High school football: East players overcome adversity to find success, brotherly love

Published: Monday, Sept. 30 2013 4:15 p.m. MDT

Father and son, Hopate Tolutau and Ula Tolutau, cry after learning that the UHSAA ruled that East High can compete in the playoffs at East High School in Salt Lake City on Friday, Oct. 19, 2012. The Tolutau family has also gone through deaths and arrests in the family, but the tribulation has bound Ula closer to his football team.

Laura Seitz, Deseret News

SALT LAKE CITY – Tualagi Laupata didn’t have to say a word to Ula Tolutau about the excruciating pain so deep and dark he isn’t sure words will ever do it justice.

All he had to do was look into his friend’s eyes and he felt Tolutau understood his agony in a way few could.

The East High senior woke up on Valentine's Day 2011 to the cries of his mother. His baby sister, Jennifer, just 14 months old, had died in her sleep — without warning and without explanation.

Not that an explanation would ease the pain left in the hearts of her family. The way she died only adds to the painful questions that always accompany the death of a loved one.

“I live with my uncle, but my mom had called me to come and stay the night over there,” said Laupata, who plays safety for East High. “I held her one last time. There was nothing wrong with her. She was a healthy baby.” When he finally made it back to school, there was one friend, one teammate, one brother he knew would understand his loss, even if he never could find the words to express it.

It was senior running back Ula Tolutau, a young man who knew all too much about walking through pain and loss.

“I look to Ula because he went through this,” Laupata said. “When I came to school, Ula was there for me.”

They do not need to discuss their respective broken hearts to feel the support offered by the other’s friendship.

“We don’t really tell each other or talk about it,” said Tolutau. “He didn’t mention it that much. We don’t like to bring it up. We just keep it within ourselves.”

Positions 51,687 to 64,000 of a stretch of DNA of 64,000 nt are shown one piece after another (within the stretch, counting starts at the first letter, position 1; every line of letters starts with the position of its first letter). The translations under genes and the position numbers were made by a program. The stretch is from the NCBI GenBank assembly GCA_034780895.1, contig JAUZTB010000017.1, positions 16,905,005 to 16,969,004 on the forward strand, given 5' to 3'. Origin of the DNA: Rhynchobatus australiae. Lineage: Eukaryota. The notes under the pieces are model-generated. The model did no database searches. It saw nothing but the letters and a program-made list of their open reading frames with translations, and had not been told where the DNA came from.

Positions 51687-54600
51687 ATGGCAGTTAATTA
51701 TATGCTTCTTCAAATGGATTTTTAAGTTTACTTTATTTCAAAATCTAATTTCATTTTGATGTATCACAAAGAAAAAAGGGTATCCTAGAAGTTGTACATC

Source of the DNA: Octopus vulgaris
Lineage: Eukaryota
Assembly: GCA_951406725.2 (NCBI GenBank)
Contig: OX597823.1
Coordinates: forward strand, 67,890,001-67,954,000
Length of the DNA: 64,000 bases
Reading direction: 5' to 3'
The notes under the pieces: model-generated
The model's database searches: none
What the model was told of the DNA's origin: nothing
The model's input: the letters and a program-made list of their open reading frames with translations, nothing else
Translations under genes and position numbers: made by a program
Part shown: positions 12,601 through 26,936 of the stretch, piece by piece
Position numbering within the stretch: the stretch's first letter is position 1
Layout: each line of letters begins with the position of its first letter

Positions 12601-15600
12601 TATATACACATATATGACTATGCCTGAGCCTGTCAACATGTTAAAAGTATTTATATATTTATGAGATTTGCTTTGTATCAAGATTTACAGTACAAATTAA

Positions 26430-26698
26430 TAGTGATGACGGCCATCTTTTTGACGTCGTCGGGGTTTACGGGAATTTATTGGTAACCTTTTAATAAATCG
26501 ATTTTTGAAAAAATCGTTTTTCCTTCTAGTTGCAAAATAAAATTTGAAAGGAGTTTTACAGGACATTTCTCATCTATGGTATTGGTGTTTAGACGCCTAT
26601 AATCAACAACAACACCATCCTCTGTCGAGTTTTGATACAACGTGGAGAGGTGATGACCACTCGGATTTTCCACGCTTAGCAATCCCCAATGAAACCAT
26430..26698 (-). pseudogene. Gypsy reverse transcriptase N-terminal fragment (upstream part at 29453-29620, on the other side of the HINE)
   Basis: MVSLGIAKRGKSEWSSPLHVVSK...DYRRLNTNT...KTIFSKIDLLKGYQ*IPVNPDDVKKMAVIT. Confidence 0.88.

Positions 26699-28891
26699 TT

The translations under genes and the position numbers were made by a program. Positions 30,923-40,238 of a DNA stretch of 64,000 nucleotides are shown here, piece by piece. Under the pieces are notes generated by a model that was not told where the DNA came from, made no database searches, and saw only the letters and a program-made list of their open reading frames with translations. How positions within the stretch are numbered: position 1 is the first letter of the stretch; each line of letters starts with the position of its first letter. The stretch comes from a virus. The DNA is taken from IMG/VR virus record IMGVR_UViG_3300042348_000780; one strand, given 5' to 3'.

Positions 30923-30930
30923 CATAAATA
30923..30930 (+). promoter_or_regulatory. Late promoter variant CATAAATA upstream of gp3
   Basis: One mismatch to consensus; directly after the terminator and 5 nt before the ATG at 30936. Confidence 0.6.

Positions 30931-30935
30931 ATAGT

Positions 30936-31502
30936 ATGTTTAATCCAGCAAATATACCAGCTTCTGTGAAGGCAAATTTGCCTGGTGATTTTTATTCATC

They admit they can sense when the other is having a bad day, a tough moment.

“We just know about each other, we understand,” said Laupata.

Tolutau had his turning point two years earlier when he was a freshman. In August 2009, his older brother, Tevita Tolutau, was arrested for robbing a Walmart.

“That was really hard,” he said. “It was hard because the FBI raided my house; my whole family was there, and they made everybody exit. I was in the shower, half naked, and I was scared. My brother was at my auntie’s and they took him from there. … I was lost at the moment.”

Six months later, in February 2010, his cousin, Maile Fine, whom he regards as a brother because he lived with the Tolutaus from the age of 4, accidentally shot himself. He was a freshman at East when the accident occurred.

It was a devastating blow to the already struggling teen.

“I was just mad at everybody,” said Tolutau. “I didn’t go to school; I stayed home.”

Two things kept him from taking the same path his oldest brother chose — his parents and East head coach Brandon Matich.

“The sun to my darkness was my parents,” Tolutau said. “How strong they stood. They were hurting, but they didn’t show it around us kids.” Things he took for granted, even tried to avoid, like family home evening, suddenly became cherished moments.

“We’d been doing it forever, but since my brother passed away, it meant way more.”

Tolutau was a good student and freshman class officer at East when Brandon Matich did something that Tolutau said changed the course of his life.

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